The apocalyptic vision of theseacademic clairvoyants got further rectification with the terrorist attacks in the United States on 9/11. Though the terrorist attacks raised important questions, the search for answers was influenced more by the drive towards power than emphatic/meaningful understanding (Verstehen). Here essentialisedknowledge about the ‘Others’ is employed and even manufactured by the knowledge to serve power. As a corollary, the answers we get are stereotypical, power laden, binary, essentialist,staid,and uni-dimensional. In the post 9/11 period, analysts on both side of the debate reread the whole history in the light of the present and cherry pickedonlythose aspects of history which highlight the historical roots of rage and clash, whence the modern conflict emerged.
Proponents of the clash of civilizations still view the world through polarized lenses. This is the reason thesewriters marshal historical and civilizational allusions to further widen the wedge between the West and Islam, in particular, and the Rest in general. They tend to attribute the reason for the clash to essential differences of institutions, associated ideas, and behaviors. These differences distinguish the West from the Rest.[iv]This simplified view may be instrumental in achieving parochial and short-term goals, however, intellectually it remains unsatisfactory, as it tends to invest in a monomaniac mindset at the expense of the benefits of exploring complexities and commonalities. It is convenient for a power to provide a simplified version of a complex issue for the consumption of the massesby hiding reality in the hope of creating consent.
Today Islam is inextricably intertwined with politics, economy, institutions, lifestyle and systems of modernity. That is why its expressions and aspirations are represented in the language and mediums of modernity. The tendency of viewing Islam through an essentialist outlook results in overlooking the modern roots of Islamism. Unfortunately, the essentialist tendency resurrects texts from the past to justify the current positions/opposition of the West vis-à-vis Islam. A case in point is the publication of Belgian historian, Henri Pirenne’s,book “Mahomet et Charlemagne” in 1938. Famously known as the “Pirenne thesis” the writer claims, “It was only with the Arab conquests of the eastern and southern Mediterranean in theseventh century A.D. that this Mediterranean-wide economy was disrupted. Islam marks a breach in the continuum of ancient civilization incomparably deeper than that of the Germanic Invasions.”[v]Unlike Pirenne, Mohammed Arkoun viewsthe Mediterranean area as a place where the West and Islam converge to create a new cultural and intellectual space. “Pirenne defends the thesis,” writes Arkoun, “that Islam as the new emerging historical force in the seventh century imposed an end to the Paxromana opposing irreversibly the South-East to the North-West of Mediterranean area. The thesis received a strong ‘confirmation’ in the Western imaginary since 9/11/01 that the book has been recently re-edited as if nothing contrary to the thesis has been published since 1938.”[vi]Marriam Cooks sees eye to eye with Arkoun’s view. “Meditteranean thinking is always,” Cooks writes,“multiple and open, always engaged in exchange, negotiation, and dialogue between what Mohammed Arkoun calls “influences” and “residues”.”[vii]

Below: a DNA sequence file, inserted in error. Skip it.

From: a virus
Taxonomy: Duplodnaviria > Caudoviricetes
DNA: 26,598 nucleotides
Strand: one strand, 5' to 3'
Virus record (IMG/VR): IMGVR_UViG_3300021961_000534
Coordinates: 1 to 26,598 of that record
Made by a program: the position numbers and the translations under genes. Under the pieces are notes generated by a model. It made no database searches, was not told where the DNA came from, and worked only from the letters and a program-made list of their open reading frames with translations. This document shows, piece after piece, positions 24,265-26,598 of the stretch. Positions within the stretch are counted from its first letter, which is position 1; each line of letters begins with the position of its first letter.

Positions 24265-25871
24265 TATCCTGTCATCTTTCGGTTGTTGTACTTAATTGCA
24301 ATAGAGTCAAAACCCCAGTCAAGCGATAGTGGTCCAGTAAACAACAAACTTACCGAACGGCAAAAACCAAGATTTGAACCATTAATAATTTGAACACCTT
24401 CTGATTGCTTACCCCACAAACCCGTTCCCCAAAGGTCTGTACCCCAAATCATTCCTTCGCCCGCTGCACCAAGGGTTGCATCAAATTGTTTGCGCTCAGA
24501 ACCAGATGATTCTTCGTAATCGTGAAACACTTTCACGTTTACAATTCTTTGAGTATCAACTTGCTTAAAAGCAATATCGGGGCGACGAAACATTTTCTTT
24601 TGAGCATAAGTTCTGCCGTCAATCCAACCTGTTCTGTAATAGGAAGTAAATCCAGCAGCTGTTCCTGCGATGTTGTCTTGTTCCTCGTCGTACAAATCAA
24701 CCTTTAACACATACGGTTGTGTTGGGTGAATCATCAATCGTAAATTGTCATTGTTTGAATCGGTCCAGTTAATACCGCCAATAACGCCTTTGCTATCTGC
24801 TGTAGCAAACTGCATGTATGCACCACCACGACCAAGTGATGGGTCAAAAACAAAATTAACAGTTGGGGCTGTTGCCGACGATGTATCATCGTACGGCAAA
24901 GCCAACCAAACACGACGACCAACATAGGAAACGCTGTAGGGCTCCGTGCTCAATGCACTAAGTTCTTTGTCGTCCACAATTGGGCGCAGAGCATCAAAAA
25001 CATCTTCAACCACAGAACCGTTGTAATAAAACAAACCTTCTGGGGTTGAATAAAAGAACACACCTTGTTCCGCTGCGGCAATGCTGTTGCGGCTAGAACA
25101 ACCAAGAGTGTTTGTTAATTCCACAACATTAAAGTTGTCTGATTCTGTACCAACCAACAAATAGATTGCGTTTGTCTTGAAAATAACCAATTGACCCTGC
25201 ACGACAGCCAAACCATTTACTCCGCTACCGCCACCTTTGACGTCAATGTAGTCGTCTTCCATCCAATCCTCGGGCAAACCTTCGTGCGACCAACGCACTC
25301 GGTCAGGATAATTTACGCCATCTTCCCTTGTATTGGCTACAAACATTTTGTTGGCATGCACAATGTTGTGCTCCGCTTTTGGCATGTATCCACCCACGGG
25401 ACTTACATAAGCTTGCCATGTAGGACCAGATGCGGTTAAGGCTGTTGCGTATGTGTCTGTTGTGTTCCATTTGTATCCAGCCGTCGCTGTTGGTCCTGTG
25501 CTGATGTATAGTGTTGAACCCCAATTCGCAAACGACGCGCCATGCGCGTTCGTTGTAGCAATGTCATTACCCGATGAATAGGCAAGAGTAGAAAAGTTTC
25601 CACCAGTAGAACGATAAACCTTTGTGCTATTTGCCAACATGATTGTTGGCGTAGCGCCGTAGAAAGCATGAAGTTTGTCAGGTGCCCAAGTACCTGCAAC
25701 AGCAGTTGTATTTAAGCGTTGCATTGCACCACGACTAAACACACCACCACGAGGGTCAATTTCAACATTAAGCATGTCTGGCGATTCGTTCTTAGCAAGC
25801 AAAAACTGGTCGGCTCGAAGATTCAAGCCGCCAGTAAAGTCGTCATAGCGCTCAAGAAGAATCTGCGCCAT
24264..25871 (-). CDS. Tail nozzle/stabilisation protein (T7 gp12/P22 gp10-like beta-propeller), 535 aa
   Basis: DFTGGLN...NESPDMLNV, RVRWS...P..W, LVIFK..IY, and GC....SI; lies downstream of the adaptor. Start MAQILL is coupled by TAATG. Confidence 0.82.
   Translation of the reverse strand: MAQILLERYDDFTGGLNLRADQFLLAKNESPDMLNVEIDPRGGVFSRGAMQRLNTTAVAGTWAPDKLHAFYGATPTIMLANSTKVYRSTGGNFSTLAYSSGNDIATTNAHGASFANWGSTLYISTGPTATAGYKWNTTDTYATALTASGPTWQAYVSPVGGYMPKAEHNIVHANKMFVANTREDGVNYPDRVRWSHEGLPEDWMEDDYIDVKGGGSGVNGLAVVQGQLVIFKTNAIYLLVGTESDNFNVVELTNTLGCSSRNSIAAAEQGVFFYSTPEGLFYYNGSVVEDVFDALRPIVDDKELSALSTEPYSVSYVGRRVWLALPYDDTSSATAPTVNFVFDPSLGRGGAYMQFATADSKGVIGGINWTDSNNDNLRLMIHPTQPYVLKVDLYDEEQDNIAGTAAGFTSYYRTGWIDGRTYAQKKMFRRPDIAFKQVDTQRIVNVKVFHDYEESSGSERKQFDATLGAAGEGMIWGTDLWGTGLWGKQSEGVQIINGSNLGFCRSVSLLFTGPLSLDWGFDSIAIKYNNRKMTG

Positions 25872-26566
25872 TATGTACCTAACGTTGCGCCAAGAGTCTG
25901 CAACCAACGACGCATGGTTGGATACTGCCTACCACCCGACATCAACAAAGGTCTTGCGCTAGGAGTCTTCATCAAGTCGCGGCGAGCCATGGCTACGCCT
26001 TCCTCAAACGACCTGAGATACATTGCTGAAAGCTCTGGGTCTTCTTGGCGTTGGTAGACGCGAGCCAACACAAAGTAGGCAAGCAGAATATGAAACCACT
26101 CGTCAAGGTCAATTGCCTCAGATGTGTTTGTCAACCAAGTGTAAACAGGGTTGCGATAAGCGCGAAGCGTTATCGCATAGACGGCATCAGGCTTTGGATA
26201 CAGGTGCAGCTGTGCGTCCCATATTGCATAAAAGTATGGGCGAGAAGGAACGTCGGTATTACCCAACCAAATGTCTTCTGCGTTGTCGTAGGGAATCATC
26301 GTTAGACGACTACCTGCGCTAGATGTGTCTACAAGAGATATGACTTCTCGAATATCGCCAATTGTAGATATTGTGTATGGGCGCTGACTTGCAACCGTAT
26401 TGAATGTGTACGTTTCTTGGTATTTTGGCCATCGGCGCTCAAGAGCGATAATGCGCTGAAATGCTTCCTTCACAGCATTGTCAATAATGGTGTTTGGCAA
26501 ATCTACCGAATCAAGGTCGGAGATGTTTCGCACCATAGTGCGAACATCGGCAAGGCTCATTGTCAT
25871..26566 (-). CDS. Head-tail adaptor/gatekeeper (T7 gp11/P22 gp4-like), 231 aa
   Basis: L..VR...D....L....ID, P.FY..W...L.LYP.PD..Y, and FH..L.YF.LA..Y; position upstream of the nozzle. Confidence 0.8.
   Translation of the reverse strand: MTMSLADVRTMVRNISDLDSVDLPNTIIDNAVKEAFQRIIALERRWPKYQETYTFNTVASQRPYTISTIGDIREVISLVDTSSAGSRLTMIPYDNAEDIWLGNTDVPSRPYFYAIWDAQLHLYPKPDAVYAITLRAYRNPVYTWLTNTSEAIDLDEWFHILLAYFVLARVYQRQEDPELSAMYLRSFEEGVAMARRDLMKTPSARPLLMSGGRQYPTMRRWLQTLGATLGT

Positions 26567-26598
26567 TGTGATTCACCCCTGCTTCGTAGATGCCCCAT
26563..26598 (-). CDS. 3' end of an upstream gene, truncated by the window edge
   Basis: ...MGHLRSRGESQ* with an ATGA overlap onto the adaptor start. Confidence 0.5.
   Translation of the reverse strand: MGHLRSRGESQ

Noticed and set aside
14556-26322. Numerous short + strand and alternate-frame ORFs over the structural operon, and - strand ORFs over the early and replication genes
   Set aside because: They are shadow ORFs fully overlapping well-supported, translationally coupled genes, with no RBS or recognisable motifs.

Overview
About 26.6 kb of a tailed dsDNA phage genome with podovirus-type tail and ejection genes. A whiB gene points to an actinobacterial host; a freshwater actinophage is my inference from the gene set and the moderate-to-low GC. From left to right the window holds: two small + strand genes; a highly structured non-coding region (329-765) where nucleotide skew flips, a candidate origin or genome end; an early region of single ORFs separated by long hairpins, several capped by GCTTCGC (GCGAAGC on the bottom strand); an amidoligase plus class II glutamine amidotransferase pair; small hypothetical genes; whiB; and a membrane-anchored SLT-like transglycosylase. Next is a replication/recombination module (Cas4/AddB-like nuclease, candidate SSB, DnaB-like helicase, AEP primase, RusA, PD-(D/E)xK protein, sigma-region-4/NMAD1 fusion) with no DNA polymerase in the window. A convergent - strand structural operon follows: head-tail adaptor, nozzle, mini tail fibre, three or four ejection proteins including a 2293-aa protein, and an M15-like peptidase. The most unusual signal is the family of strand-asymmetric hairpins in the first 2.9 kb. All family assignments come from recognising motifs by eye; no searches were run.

Contrary to the dominant narrative that ascribes essential differences of outlook as a source of conflict between Islam and the West, the conflictbetween the West and Islam is not a result of incommensurability between the two civilizations, rather it stems from proximity and interface – both geographical and cultural – with each other for nearly one and a half millennium. It is this closeness and historical affinityand not incommensurability that creates fears among extremistson both sides. The fear is not that one will overpower the other, rather it is fear of permeation and the creation of hybrid identities and threshold communities, and melting of the old selves into a new whole. Given the long history of interface between the West and Islam, albeit a chequered history of conflicts and violence, there is a strong likelihood of rapprochement or fusion of horizons between the two civilizations. Rejecting the essential perspective about Islam and the West, Roxanne L. Euben writes,“…cross cultural comparison may ultimately undermine the very opposition between “Islam” and “the West”. Such oppositions can be useful heuristic devices with which to grasp and order unwieldy terrain, yet in a postcolonial world grown smaller and more interdependent through globalization, the lines between “us” and “them have dramatically shifted and become more permeable.”[viii]
It took centuries for Europe to coalesce into the European Union, but not long before its establishment, Europe plunged into wars which were unprecedented in terms of human lose and scale. In spite of their sanguinary history, European nations succeeded to bury the hatchet and form the EU because their history of social and cultural interface was so long that it ultimately paved the way for cooperation and banished factors that caused confrontation. It is important to highlight that the World Wars in the last century were triggered by a wave of extremist nationalism sweeping across the world. In their frenzy of nationalism, nations saw “others” as absolute enemies. In reality, the enemy was just a mirror image of the self. Despite all the bloodshed, some commentators go to the extent of declaringthe World Wars as the last great civil wars of the West, experiences of which paved the way for the emergence of the new Europe we witness now.